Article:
Editor’s note: We know that finding the right practice can be overwhelming and time consuming. That’s why the ADA created ADA Practice Transitions (ADAPT), a service that matches you with practices that fit your practice approach and lifestyle. We provide customized resources to ensure you feel confident in your decisions and an ADA Advisor supports you during each step of the journey. Learn more at ADAPracticeTransitions.com.

Looking for ways to increase access to care? Consider GKAS

The ADA’s Give Kids A Smile program has been my gateway into public health as well as an avenue to leadership within the ADA. Like many others, I first learned about GKAS during dental school, where the event was held annually.


Dr. Smeenge

It was a fun-filled day of free pediatric dentistry, identifying and addressing treatment needs for children who otherwise were not receiving care. As a University of Michigan dental student, it gave me a chance to learn more about pediatrics, while giving back to the community. During my D2, D3, and D4 years, I joined the dental school leadership team to help plan the event. Then as a pediatric resident, I oversaw patient care and enjoyed teaching the dental students.

In 2015, as a D3 student, I had the opportunity to attend the ADA’s GKAS Community Leadership Development Institute. Selected GKAS program coordinators from across the U.S. shared their experiences, learned from each other’s strengths and weaknesses, and ended the program by participating in the St Louis GKAS clinic event — the one that started it all.

Dr. Jeff Dalin and his team are truly inspirational, educating and treating hundreds of children who otherwise would not get dental care due to a variety of health disparities. In 2017, I had the opportunity to join other GKAS Ambassadors in Chicago at the ADA headquarters to once again join forces and find creative solutions to barriers to care and challenges to running a GKAS program.

This led to the opportunity to become the new dentist representative on the ADA’s GKAS National Advisory Committee. Through this position, I am able to share my perspective as a recent graduate and as a pediatric specialist.  We develop promotional campaigns and problem solve at the national level. I am grateful to be part of an amazing group of people, who all share a passion for helping children establish a dental home and for equipping general dentists with the knowledge and resources to comfortably screen and treat children.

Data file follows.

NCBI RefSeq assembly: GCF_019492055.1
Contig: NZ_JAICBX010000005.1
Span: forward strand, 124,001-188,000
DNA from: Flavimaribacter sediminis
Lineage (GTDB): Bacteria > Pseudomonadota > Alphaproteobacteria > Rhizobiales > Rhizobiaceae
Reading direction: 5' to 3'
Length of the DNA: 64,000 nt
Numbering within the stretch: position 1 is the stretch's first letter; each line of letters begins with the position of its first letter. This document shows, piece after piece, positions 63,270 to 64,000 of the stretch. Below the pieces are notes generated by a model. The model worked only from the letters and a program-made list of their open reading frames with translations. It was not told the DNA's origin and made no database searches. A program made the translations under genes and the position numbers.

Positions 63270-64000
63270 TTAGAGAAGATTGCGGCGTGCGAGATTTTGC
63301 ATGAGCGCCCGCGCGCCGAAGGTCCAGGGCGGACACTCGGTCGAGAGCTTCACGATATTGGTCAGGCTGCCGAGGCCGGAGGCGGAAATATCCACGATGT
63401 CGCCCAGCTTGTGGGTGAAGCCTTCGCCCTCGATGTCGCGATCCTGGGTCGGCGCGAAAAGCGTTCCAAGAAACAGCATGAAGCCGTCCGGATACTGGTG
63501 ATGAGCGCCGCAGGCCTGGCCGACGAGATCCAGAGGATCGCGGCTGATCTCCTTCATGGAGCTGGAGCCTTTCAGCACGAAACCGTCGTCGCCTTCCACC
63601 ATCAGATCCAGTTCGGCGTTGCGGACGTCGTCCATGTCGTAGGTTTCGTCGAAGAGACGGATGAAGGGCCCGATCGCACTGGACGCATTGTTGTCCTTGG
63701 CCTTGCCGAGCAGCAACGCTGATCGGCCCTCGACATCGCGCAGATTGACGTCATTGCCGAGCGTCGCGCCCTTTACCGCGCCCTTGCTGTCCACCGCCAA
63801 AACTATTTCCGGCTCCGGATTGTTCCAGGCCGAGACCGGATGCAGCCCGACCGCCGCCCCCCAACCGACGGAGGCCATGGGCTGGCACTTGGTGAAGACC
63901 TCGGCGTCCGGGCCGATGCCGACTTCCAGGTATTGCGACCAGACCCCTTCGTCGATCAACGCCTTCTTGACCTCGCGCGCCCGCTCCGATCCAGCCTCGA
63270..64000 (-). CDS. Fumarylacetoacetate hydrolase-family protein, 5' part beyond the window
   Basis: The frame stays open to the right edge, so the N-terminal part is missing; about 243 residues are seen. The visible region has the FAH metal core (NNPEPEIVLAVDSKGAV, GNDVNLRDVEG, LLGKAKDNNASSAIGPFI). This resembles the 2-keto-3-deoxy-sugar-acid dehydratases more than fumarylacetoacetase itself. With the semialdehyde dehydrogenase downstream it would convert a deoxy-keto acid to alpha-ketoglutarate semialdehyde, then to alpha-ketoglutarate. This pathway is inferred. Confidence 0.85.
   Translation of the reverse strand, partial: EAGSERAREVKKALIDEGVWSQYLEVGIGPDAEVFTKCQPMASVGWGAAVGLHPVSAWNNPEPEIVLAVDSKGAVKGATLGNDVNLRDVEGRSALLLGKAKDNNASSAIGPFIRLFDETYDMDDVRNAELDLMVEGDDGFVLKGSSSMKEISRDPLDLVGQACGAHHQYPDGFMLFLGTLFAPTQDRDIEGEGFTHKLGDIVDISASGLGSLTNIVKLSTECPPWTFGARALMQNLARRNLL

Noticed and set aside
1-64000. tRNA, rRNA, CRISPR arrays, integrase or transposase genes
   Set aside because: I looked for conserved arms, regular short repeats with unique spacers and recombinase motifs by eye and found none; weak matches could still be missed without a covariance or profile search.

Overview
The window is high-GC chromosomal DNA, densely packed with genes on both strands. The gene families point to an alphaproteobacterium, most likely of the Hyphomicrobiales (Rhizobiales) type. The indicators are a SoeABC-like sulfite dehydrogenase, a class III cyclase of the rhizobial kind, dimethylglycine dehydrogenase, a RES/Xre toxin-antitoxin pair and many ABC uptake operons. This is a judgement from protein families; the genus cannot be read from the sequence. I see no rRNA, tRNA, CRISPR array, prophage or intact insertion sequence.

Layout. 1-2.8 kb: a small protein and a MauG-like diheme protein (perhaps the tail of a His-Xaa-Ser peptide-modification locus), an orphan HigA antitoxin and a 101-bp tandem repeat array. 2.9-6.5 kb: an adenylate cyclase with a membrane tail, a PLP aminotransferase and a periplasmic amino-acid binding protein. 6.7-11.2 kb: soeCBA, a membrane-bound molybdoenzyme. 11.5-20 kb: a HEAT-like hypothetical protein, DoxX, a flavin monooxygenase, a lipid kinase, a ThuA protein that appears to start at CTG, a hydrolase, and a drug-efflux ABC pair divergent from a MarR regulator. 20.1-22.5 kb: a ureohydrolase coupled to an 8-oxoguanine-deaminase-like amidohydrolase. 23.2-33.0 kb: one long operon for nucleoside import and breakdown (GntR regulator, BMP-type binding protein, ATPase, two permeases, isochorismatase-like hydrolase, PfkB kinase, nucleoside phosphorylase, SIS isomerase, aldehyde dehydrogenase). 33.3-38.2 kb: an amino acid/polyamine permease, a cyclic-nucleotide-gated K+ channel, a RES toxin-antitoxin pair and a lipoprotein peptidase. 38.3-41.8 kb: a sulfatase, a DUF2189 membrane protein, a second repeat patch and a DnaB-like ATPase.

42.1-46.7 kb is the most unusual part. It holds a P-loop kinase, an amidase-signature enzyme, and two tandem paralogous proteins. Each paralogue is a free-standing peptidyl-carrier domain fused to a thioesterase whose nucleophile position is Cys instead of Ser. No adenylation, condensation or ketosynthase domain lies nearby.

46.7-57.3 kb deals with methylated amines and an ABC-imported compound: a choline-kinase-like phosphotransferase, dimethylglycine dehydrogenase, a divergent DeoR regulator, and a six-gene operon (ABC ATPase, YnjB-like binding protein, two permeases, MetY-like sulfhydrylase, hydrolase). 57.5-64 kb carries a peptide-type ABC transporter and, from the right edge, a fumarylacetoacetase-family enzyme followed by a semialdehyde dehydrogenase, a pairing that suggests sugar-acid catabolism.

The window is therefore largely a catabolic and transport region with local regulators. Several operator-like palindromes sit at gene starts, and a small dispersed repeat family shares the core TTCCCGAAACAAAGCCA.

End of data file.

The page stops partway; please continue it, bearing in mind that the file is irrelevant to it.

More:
Some of you may have experience with leadership positions in undergrad or even in dental school, but once you graduate, it can feel like there is so much on your plate, especially in the midst of a pandemic. Can, or rather, should, you add one more thing?

Being on the ADA’s GKAS National Advisory Committee easily fits into my schedule. It gives me a chance to hear other perspectives across the country, and to make a difference at a national level. As someone just starting my career, I appreciate being able to learn from people who have a wide range of backgrounds and experiences.

I highly recommend getting involved at some level, whether that is as a state dental association representative or within one of the many ADA councils or committees. Not only will you be making sure that new voices are being heard, but you will also learn a valuable perspective on how organized dentistry operates. It can feel overwhelming, trying to tackle access to care issues on your own, but organized dentistry allows individuals to come together and make a greater impact.

Most recently, I have been working on Tiny Smiles, a subset of GKAS focused on establishing a dental home for children under age 5. The recommendation for a child’s first dental visit is age 1, due to the increased incidence in caries at a younger age.

However, many dentists may feel ill-equipped to complete a knee-to-knee exam or address active carious lesions on such young patients. We are creating continuing education opportunities to increase comfort levels on this topic. Connecting with your neighborhood pediatricians and getting a child in the door for an exam is the first step. You can then educate parents on hygiene and diet recommendations. If they have treatment needs: refer! Parents who feel comfortable with you for their young child, will recommend you to their friends and family members, it’s a great patient builder!